At the moment the new St Clements residents are excited about moving in, delighted that home ownership has been made possible.

Ewa and Marcin, both NHS workers in east London, are moving in to a “really lovely” two-bedroom flat on the site. The couple have a joint salary of around £60,000 but have struggled to buy on the open market. Their new mortgage payment of around £1000 a month was the same amount they were paying to rent nearby.

“We both have good jobs, but London prices are just so crazy that nothing has been affordable,” Ewa explains. “Our son has just started school so we’re settled in east London, and this is an amazing opportunity to have some security here. We feel very, very lucky.”

Illustration of the refurbished St Clements (Linden Homes).

Although the work has happened on a small scale, there is growing interest in the potential for the community-led model to meet more of Britain’s housing needs. Back in 2010, there were only 36 CLTs, but there are now 225 independent groups, with many boasting ambitious building plans. More than 700 homes have already been built by CLTs, with another 3,000 now in the pipeline before 2020.

Catherine Harrington, director of the National Community Land Trust Network, believes the CLT model has huge potential and hopes the government’s £300m Community Housing Fund gives community groups a fantastic opportunity to build more.

“The model could be a real contender in the housing market. I think the excitement is partly driven by the frustration with developer-led housing projects that are priced out of the reach of people living in the area. It can help combat ‘nimbyism’ by giving people a say in the kind of new housing going up in their area.”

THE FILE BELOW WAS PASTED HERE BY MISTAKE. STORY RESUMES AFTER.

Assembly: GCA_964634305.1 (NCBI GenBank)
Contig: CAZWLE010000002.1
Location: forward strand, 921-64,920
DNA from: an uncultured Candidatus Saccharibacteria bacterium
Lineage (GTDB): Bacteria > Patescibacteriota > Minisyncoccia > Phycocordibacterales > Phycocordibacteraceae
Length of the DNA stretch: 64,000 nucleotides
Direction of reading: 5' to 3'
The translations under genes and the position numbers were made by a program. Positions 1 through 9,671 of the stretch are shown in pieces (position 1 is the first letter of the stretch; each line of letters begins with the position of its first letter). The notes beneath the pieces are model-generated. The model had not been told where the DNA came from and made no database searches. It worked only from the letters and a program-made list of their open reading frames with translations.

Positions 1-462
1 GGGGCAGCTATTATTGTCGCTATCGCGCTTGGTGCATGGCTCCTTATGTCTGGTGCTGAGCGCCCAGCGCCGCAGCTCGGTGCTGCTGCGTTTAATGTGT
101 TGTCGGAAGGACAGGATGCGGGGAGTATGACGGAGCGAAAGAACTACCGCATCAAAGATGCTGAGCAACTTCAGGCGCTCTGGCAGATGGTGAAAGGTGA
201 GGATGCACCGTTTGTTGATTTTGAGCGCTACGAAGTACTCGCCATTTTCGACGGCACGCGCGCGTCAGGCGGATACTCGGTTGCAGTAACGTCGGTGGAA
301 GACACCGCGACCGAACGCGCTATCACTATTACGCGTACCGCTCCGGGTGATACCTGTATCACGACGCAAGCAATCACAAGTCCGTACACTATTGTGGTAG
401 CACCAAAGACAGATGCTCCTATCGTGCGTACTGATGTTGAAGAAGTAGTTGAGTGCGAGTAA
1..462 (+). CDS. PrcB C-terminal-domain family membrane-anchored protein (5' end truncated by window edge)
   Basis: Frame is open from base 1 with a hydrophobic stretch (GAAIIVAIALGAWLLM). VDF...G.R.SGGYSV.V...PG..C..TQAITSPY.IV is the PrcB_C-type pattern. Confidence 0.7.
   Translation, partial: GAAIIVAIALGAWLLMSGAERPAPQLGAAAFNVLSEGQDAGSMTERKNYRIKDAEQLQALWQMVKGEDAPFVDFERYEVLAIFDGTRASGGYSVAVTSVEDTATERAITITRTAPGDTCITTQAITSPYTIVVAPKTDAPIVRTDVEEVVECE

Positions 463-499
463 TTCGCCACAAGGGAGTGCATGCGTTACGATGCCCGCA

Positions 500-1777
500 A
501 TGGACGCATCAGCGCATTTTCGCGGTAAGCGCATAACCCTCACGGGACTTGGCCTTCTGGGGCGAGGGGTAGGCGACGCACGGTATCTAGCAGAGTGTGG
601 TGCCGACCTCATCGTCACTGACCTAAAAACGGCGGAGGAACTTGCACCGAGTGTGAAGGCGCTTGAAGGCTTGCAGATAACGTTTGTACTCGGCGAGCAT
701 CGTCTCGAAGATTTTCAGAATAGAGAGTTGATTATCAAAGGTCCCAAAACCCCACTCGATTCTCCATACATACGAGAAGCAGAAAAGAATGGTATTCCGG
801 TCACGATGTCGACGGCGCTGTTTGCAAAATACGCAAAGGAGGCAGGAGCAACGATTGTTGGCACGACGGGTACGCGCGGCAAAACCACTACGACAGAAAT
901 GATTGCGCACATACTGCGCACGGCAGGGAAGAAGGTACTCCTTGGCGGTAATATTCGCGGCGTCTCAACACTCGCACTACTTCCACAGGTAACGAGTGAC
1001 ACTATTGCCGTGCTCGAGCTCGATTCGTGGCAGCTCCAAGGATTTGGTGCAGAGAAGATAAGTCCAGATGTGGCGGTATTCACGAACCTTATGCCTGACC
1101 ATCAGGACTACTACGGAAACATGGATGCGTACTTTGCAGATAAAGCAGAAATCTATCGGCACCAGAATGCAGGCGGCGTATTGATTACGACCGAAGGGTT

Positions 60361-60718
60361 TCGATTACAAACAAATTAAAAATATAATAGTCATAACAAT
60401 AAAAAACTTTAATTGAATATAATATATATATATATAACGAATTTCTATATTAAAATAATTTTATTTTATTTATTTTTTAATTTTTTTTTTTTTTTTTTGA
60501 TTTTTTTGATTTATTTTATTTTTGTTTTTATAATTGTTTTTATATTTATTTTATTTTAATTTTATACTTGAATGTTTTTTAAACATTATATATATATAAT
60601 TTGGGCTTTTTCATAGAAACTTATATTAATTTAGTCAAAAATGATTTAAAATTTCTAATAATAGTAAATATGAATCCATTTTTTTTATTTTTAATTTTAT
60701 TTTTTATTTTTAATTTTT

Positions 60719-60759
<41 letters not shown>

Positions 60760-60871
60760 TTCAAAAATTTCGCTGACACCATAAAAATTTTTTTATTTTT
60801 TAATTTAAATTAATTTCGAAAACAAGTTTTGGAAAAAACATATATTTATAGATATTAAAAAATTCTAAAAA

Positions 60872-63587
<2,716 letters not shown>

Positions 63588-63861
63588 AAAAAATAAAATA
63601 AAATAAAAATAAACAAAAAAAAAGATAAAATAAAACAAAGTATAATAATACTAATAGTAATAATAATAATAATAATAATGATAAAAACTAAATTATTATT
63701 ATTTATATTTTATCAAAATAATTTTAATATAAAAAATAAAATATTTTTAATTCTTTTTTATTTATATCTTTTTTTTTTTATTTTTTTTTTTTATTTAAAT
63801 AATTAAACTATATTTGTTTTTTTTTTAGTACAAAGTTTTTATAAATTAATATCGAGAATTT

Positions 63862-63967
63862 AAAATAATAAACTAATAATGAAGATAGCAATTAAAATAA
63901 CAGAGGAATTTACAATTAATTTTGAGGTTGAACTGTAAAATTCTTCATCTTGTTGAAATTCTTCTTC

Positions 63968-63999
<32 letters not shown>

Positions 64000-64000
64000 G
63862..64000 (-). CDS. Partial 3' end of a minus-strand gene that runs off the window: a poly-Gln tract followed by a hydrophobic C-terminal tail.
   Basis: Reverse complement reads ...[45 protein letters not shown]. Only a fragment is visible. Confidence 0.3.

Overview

Buoyed by the success of St Clements, the London Community Land Trust now has big expansion plans. A deal has been made with Lewisham Council to build on a plot of land deemed surplus to requirements, and discussions are also under way to develop more housing in Croydon, Redbridge and Southwark.

Big Issue Invest, the social investment arm of The Big Issue Group, has helped finance the ground-breaking work of the London Community Land Trust. Daniel Wilson-Dodd, investment director at Big Issue Invest, who also sits on the board of the CLT, thinks new approaches to house building are desperately needed.

Illustration of the refurbished St Clements (Linden Homes).

“Community land trusts have so many advantages,” Wilson-Dodd explains. “They give residents the benefit of owning their property whilst locking housing in at affordable rates.

“At the moment we are not building enough affordable housing. We’re not going to solve the housing crisis doing more of the same thing. Community land trusts provide a real, compelling alternative.” /

  • A community land trust (CLT) is an increasingly popular way for small organisations set up and run by ordinary people to build or restore homes for use by the community. There are now 225 CLTs with plans to build 3,000 homes by 2020.
  • If a CLT can obtain land or secure a long-term lease on a site, it can dictate the terms of the rent or insist on sale conditions for new homes. While the model restricts the ability of a resident to make a profit when moving on, it allows the trust to make sure the asset is affordable for future residents.
  • In Liverpool, the Granby Four Streets CLT was given 10 empty terraced homes in the city to restore. So far, five have been rented out by the CLT, with three more put up for sale for £90,000 – a price linked to the Liverpool living wage. In the next phase, the CLT will refurbish derelict shops and set up an arts hub.